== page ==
Tata SIA is the third foreign direct-investment (FDI) proposal that the Indian government has received since the policy change in 2012. Malaysian carrier AirAsia, SIA's arch rival, was the first airline group to take advantage of the policy, forging an agreement with the same Tata Group to launch a joint venture low-cost affiliate, AirAsia India. Then came Abu Dhabi-based Etihad Airways' purchase of a 24% stake in Jet Airways, India's leading full-service private carrier.
“The easing of foreign investment norms last year has been a catalyst for long-term reforms in Indian aviation,” says Amber Dubey, aerospace head at KPMG. “Previously, foreign investors, but not airlines, were allowed to hold up to a 49 percent stake in local airlines. The willingness of foreign air carriers to do business in India is a harbinger of interesting times to come.”
International airline groups such as Emirates, Qatar Airways, All Nippon Airways and Turkish Airlines have recently expressed interest in investing in an Indian carrier, if a good opportunity arises. Similarly, Indian low-cost carriers SpiceJet and GoAir are looking for foreign partners.
However, most Indian air operators are in crisis and direly need infusions of capital.
Sanat Kaul, chairman of the New Delhi-based International Foundation of Aviation, Aerospace and Defense, says that “foreign airlines will bring more capital into the country and improve the balance sheets of the Indian airlines.”
SIA, through a 49% stake in the proposed carrier, will have a major presence in a strategically important market. “The time is right to jointly bring consumers a fresh new option for full-service air travel. We are confident that the joint-venture airline will help stimulate market demand and provide economic benefit to India,” Phong says.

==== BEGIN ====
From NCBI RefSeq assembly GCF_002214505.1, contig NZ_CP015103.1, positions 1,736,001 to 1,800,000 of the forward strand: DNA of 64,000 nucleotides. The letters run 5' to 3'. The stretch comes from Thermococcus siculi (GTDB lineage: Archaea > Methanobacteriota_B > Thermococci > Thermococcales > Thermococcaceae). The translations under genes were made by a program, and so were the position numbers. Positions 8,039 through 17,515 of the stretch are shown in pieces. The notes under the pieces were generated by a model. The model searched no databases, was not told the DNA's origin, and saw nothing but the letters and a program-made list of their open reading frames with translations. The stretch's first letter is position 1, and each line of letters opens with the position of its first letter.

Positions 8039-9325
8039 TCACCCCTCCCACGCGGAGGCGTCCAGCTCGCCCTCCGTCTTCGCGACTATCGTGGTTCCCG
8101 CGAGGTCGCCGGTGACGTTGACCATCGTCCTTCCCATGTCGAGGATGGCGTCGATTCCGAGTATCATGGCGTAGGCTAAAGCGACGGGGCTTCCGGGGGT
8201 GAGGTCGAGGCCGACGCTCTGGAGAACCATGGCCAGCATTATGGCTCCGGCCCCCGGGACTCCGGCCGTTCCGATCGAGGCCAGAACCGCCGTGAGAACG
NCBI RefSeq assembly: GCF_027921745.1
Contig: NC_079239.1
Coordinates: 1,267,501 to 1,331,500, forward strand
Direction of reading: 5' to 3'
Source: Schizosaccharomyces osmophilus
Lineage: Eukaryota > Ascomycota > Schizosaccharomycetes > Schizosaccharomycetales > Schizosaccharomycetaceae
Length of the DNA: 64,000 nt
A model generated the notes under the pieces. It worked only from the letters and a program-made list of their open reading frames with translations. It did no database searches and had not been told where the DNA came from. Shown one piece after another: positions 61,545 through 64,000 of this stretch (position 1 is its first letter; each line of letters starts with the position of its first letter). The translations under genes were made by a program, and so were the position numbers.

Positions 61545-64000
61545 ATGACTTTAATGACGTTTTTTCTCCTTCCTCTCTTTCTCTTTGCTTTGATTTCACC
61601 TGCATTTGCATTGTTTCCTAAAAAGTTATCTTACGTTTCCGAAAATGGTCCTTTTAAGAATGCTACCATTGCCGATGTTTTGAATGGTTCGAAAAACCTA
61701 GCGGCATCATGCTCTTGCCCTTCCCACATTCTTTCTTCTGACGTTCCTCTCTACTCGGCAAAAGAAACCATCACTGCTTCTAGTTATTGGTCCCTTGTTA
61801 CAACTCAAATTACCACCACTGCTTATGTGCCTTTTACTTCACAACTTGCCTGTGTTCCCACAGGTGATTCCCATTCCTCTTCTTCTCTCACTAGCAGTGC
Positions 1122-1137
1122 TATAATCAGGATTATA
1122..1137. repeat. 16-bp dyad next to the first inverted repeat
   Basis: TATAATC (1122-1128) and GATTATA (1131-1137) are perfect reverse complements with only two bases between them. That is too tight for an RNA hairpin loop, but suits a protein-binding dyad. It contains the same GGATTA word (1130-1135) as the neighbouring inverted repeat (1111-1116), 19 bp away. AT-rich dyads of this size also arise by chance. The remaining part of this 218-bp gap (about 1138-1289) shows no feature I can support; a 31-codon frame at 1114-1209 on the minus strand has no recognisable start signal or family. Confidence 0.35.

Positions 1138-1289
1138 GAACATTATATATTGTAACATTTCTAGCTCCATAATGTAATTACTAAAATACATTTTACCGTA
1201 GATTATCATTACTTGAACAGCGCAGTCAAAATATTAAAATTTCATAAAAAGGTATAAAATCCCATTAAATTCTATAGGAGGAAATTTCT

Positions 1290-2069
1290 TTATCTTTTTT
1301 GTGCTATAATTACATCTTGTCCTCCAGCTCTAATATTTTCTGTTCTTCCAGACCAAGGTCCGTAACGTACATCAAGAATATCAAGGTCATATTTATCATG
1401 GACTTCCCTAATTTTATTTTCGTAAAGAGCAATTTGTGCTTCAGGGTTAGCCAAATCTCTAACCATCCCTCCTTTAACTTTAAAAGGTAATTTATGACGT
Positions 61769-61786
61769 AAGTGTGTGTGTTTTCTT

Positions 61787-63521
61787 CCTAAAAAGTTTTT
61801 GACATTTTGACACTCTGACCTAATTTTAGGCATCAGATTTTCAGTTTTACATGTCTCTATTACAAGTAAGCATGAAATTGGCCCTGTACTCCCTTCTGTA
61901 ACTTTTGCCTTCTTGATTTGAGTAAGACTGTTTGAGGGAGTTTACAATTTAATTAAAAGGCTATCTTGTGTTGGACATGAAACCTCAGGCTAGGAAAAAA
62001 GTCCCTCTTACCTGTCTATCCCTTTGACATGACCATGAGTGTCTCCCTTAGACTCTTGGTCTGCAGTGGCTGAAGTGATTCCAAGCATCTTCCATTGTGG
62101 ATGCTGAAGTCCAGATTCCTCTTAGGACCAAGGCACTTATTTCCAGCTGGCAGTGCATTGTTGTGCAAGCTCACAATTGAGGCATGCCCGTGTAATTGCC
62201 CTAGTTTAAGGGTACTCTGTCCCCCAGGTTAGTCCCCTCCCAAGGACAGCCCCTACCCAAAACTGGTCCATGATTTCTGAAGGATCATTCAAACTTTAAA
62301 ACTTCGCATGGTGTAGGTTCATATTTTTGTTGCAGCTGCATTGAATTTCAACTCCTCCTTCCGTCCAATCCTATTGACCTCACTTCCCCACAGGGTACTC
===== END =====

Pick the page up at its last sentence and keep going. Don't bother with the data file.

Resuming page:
While the country's low-cost airline segment is growing fast, the collapse of Kingfisher Airlines created a void in the full-service segment. Even the leading private carrier, Jet Airways, is focusing more on its full-service offering. “The country now has only two full-service domestic airlines—national carrier Air India and Jet Airways. The new airline may be in a position to establish a competitive, hybrid business model that offers a high-quality product with a lower cost base,” says Dubey.
With few additional details available, analysts say it is likely that the new full-service airline will focus more on west-bound travel and try to take on airlines from the Middle East, which are already in expansion mode.
“Our assessment is that SIA is not coming just for the domestic routes. Its biggest strength lies in intercontinental, long-haul flights,” Dubey notes. “Nearly 70 percent of global traffic from India is west-bound—to the Middle East, Africa, European Unions and the Americas. Once SIA comes in, they can compete on those routes on the Indian quota of the bilateral agreements. It can also operate direct flights to the Far East and Australia from India.”